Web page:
Court rejects bankruptcy protection for Mt. Gox

TOKYO (AP) — The Mt. Gox bitcoin exchange in Tokyo is headed for liquidation after a court rejected its bankruptcy protection application.

Mt. Gox said Wednesday the Tokyo District Court decided the company, which was a trading platform and storehouse for the bitcoin virtual currency, would not be able to resurrect itself under a business rehabilitation process filed for in February.

An administrator will try to sell the company's assets, and many creditors, including those who had bitcoins with the exchange, are unlikely to get any money back. After Mt. Gox went offline in February, its CEO Mark Karpeles said 850,000 bitcoins worth several hundred million dollars were unaccounted for, blaming a weakness in the exchange's systems.

Later, Mt. Gox found 200,000 of the bitcoins, changing the estimate for the lost virtual currency to 650,000 bitcoins, although the exact amount is still under investigation. Mt Gox. has suggested the bitcoins were stolen. The company has not been able to confirm the bitcoin balances of its users.

Bitcoins were created in 2009 by a mysterious figure or group known as Satoshi Nakamoto and are used for transactions across borders without third parties such as banks. They have also become an investment craze.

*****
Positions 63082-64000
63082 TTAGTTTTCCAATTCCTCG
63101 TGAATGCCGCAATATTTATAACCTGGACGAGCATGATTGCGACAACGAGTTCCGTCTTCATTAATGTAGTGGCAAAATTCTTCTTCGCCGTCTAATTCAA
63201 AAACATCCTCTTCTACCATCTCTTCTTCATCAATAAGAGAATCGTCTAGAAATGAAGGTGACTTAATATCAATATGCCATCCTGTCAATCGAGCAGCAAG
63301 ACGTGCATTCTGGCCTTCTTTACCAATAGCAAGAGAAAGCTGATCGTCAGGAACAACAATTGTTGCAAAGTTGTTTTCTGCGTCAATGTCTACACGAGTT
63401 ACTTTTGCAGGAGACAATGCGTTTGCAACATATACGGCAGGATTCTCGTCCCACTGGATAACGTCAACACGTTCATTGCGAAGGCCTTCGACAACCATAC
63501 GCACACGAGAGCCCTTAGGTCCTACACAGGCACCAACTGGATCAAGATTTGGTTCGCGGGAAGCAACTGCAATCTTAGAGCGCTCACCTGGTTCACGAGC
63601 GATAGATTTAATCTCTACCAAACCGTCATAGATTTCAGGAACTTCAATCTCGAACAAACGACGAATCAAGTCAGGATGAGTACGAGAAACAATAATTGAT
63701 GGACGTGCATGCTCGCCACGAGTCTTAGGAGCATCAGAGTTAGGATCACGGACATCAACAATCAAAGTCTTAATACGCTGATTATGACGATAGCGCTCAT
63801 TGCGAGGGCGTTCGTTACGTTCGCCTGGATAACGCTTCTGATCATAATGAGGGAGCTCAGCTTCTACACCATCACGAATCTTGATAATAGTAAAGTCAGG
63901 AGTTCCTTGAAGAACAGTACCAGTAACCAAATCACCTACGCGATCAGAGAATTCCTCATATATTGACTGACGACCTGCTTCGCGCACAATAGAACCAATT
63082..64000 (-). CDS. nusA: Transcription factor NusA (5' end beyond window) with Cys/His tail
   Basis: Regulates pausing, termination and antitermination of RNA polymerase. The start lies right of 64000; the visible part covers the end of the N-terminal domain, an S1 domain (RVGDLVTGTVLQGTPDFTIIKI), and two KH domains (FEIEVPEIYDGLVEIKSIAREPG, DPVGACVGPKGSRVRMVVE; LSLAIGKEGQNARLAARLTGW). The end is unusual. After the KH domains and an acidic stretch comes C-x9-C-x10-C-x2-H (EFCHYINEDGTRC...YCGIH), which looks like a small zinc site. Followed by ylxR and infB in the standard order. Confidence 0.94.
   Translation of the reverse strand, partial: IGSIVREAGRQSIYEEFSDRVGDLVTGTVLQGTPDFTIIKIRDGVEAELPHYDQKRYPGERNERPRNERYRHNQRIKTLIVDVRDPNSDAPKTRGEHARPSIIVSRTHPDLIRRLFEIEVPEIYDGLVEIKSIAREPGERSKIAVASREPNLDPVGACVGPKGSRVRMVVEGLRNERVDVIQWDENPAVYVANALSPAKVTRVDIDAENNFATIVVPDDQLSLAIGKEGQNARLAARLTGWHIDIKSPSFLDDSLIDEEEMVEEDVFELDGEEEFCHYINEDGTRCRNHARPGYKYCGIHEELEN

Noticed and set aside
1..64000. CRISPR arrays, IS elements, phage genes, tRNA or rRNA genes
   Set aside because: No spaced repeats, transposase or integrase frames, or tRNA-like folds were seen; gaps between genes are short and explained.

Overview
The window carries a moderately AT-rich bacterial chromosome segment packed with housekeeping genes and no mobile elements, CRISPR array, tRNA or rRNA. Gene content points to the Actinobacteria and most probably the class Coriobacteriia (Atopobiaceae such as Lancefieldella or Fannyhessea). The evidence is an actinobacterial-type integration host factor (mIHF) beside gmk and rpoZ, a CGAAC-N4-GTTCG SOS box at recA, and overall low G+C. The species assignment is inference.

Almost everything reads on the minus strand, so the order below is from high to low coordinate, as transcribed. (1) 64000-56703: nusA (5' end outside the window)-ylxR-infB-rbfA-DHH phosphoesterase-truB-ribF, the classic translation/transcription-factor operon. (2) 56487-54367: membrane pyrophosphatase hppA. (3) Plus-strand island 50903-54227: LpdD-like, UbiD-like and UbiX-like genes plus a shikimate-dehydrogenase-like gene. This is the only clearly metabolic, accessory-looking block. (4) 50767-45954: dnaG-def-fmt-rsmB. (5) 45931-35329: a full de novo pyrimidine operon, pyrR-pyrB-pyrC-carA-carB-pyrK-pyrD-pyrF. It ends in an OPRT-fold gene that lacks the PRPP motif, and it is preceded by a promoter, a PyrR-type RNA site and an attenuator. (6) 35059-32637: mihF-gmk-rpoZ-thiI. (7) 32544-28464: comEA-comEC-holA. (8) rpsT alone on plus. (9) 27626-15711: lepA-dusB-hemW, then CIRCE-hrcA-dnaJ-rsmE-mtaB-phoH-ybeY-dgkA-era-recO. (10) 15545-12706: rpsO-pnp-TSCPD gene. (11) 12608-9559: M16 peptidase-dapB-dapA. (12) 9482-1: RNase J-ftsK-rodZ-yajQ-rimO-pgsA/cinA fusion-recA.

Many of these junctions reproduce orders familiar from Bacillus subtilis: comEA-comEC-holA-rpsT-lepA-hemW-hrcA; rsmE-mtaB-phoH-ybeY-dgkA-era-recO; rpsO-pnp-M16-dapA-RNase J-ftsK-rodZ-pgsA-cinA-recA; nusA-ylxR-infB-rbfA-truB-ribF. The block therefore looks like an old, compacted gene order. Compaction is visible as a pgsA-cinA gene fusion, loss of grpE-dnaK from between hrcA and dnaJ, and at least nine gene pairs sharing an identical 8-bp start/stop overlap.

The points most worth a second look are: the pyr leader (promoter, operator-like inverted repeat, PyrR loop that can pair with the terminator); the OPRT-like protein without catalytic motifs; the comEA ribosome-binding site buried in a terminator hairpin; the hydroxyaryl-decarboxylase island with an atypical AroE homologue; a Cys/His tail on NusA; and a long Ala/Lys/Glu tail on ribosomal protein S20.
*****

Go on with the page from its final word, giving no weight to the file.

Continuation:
Mt. Gox said in a statement that bankruptcy proceedings are likely to start in the U.S. along with the action in Japan, but the timing is still unclear. It said there may be a buyer for its business but that was still undecided.

The Mt. Gox mess has been a setback for the currency's image because its boosters have promoted bitcoin's cryptography as protecting it from counterfeiting and theft. But bitcoin proponents have insisted that Mt. Gox is an isolated case.

Japanese legal experts say it would be difficult to prosecute Mt. Gox because its business falls outside the boundaries of existing regulations. U.S. federal law enforcement agencies are scrutinizing whether bitcoins are being used increasingly in criminal activity such as the now-defunct Silk Road illegal drug marketplace.

Newsweek claimed it had found the creator of bitcoins, but Dorian Satoshi Nakamoto, a California resident, denied in an interview with The Associated Press that he had anything to do with the digital currency.

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